In the best traditions of The Twilight Zone, Peele’s exaggeration of where white appropriation of black culture ends up – and it gets fairly extreme, to say the least – is an incisive method of getting to the core of why such things are problematic in society. The excellent Daniel Kaluuya goes from being mildly uncomfortable with the well-meaning, but racially clumsy family of his white girlfriend, to being freaked out, to being terrified, as it becomes clear that the rich white community they are a part of are a bit too into him, his talents and his skin colour.
Peele keeps the mystery and the tension rising gradually – the opening sequence of a young black man being abducted off the street is masterfully done – and he goes about interspersing things with genuinely horrifying sequences in the “sunken place”, a nightmarish concept that does more to terrify the audience then buckets of gore, an almost Spielbergian understanding of what horror should be.
Peele may err slightly in his balance of comedy and drama – Chris’ friend Lil Rey Howery provides numerous funny asides, but it doesn’t mesh all that well with everything else really – but Get Out rises above such detractions easily enough, in the strength of its symbolism, hard work of its cast, the excellence of its script, and in Peele’s own visual direction. I generally dislike horror movies intensely, but I loved Get Out primarily because it has a brain, and it makes the point it wants to make with the kind of subtly and skill you would associate with a long-term veteran of the craft. In a time of Trumpian hate speech, Black Lives Matter and Colin Kaepernick, film of this type is more important than ever.
Ever since the first haunting chords of Johnny Cash’s “Hurt” were heard playing over the initial trailer for James Mangold’s Logan, I figured that we were in for something truly special. And so we were. Taking the relatively happy ending of Days Of Future Past and throwing it in the garbage was an incredibly risky move to take, but it ended up being the critical step in one of the best comic book films ever made.
The universe is a bleak one, a grim but not all that fantastical future where mutants are becoming a memory and the world seems barely holding together. But man, it fits, a story where the once immortal Logan is finding himself a man out of time, a samurai without a master, unless you count the deluded ravings of a senile Charles Xavier (an excellent turn from Patrick Stewart). Enter Dafne Keen as X-23, a genetic copy of Logan that sends him on an unlikely odyssey across a changed America, with a host of bad guys on their trail. Forget superpowers, or threats of world domination, or teams: this is the end of the line, and Old Man Logan is the only one holding it.
What could otherwise be exploitative boilerplate is lifted by the performances of the cast – this is Jackman’s best version of the character, most notably in a funeral scene, and Keen is a revelation – and the manner in which the script and the director are willing to take the X-Men universe and pull it apart, in a way that will undoubtedly tug at the audiences heartstrings, but is all the better for it. The film looks and sounds incredible, and while its resort to sometimes mindless bloodshed is a thing of diminishing returns by the conclusion, it’s filled with gritty relentless action, of a kind that this genre could use more of.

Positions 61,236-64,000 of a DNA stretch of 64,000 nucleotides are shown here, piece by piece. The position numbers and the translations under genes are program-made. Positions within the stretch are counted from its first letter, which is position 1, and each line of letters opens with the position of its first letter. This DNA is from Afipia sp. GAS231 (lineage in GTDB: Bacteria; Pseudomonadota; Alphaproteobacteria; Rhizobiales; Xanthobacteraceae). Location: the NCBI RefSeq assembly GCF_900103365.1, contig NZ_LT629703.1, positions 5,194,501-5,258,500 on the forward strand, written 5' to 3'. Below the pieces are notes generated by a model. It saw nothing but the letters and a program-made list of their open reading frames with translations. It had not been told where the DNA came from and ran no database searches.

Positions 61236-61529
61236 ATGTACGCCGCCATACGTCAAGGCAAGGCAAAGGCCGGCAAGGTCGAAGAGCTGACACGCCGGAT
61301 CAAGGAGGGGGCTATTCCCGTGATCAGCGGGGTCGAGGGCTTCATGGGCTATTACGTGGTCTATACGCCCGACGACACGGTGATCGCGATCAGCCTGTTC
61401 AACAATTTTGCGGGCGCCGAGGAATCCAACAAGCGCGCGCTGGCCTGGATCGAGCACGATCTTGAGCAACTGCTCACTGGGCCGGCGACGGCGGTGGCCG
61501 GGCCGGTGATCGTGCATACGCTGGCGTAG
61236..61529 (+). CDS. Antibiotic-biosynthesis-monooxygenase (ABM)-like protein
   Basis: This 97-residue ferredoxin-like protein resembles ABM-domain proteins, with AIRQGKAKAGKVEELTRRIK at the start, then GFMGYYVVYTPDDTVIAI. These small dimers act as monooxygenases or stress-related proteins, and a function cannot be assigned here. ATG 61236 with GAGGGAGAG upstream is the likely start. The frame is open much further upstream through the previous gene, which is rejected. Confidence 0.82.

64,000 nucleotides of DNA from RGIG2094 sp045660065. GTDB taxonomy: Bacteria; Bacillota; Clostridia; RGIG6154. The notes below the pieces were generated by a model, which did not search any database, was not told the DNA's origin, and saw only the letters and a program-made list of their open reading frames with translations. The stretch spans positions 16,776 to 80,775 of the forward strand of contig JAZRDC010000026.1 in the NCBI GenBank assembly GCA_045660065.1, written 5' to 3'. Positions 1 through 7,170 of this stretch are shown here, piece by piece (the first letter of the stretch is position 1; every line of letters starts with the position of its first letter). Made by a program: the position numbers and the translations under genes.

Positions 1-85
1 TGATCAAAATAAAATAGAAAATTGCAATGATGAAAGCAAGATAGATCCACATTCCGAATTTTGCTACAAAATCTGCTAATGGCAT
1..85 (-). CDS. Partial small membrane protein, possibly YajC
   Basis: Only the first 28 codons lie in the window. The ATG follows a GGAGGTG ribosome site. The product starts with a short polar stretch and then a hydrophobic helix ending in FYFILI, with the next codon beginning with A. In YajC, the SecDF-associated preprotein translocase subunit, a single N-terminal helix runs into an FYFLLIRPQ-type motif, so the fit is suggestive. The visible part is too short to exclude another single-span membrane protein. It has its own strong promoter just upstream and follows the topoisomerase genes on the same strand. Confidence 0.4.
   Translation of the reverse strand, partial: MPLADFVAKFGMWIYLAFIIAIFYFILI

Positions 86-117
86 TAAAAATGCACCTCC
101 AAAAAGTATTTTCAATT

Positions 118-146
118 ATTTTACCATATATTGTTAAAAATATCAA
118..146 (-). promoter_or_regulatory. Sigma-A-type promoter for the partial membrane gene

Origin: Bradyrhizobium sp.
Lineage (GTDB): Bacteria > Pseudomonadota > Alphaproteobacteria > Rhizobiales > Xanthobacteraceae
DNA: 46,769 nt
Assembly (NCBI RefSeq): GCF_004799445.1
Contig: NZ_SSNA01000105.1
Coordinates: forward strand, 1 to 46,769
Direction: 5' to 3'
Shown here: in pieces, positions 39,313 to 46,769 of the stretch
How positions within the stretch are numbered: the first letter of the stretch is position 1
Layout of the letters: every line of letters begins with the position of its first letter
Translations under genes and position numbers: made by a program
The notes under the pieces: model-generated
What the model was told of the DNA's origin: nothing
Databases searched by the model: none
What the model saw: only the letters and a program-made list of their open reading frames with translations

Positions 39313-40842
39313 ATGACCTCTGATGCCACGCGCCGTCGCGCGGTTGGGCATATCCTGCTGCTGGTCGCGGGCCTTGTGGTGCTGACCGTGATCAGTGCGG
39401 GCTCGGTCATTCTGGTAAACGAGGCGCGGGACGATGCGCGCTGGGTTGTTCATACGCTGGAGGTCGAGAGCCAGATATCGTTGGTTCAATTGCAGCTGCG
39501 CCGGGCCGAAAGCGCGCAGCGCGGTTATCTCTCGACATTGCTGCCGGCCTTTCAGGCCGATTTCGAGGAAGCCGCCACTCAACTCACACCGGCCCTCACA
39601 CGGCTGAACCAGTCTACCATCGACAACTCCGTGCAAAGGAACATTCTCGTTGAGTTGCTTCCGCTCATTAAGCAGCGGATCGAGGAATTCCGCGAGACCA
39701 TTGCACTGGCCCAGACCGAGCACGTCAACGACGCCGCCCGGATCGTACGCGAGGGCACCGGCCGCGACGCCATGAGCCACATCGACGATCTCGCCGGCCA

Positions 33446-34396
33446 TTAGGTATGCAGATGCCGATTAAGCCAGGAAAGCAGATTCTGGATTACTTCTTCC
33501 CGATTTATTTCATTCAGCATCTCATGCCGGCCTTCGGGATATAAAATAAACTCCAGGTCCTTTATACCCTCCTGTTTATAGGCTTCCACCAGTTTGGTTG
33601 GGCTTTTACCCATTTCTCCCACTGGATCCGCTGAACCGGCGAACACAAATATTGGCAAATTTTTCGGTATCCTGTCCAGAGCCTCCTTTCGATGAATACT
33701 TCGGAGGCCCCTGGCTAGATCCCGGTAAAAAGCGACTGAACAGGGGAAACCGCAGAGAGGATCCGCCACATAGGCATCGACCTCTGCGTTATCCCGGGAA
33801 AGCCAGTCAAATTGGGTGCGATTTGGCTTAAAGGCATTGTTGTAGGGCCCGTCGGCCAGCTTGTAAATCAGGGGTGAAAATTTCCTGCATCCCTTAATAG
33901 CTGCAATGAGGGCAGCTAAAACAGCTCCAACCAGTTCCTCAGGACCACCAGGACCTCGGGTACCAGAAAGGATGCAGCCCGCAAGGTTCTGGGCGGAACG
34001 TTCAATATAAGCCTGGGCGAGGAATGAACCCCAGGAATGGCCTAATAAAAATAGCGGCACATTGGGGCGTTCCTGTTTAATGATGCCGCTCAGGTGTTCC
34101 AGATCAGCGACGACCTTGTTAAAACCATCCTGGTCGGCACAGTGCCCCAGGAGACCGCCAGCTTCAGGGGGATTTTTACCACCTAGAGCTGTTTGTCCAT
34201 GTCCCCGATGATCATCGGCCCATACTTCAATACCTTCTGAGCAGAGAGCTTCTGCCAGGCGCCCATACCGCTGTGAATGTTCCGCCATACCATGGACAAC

Logan builds, through a number of set-pieces taking their inspiration from the likes of Shane, to an emotional climax that serves as an unexpectedly rousing send-off to this franchise, that had people in the theatre with me in actual tears, something I don’t think I can say for any other comic book property ever. In a time when the MCU is in danger of becoming bland, Logan is proof that the superhero genre is not only ready to declare itself mature subject matter, but a thing of continuing relevance.
I suppose I will always be the kind of person who will be placing Star Wars this high. While The Last Jedi may well be one pf the most divisive entries in this franchise, it is a film that I genuinely adored, the first time I watched it, in the hours I spent thinking and writing about it, and the second time I watched it too.
Rian Johnson, writing and directing, takes what JJ Abrams set up and then sets off in his own direction, in a multi-layered plot whose primary flaw is that it tries to fit too much into its already lengthy 150+ minute plus running time. But it saves itself by having every sub-plot be of a brilliant quality, be it Rey’s mission to learn of the Force from recluse Luke Skywalker, to the Resistance’s fleets efforts to survive in the face of a relentless First Order assault, to Kylo Ren’s anxiety-fuelled desire to find himself, amid the influence of Snoke and the memory of past decisions.
We are with Rey as she struggles to handle the mysteries of the Force, with Poe as he has to learn to be a leader, with Leia as she deals with a series of crushing tragedies, and with new characters, like Kelly Marie Tran’s Rose, offering a look at a universe that is actually filled with war and associated crimes. But this is still Star Wars, and Johnson understands what makes Star Wars great: epic scope with simple plot and great characters, with related scoops of breath-taking action, whimsical adventure and invoking in the audience that sense of wonder, excitement and desire to wield a lightsaber or fly an X-Wing themselves. And Johnson does it while setting the film up as an exploration of a very un-Star Wars thing, that being the idea that failure is inevitable, but that’s OK.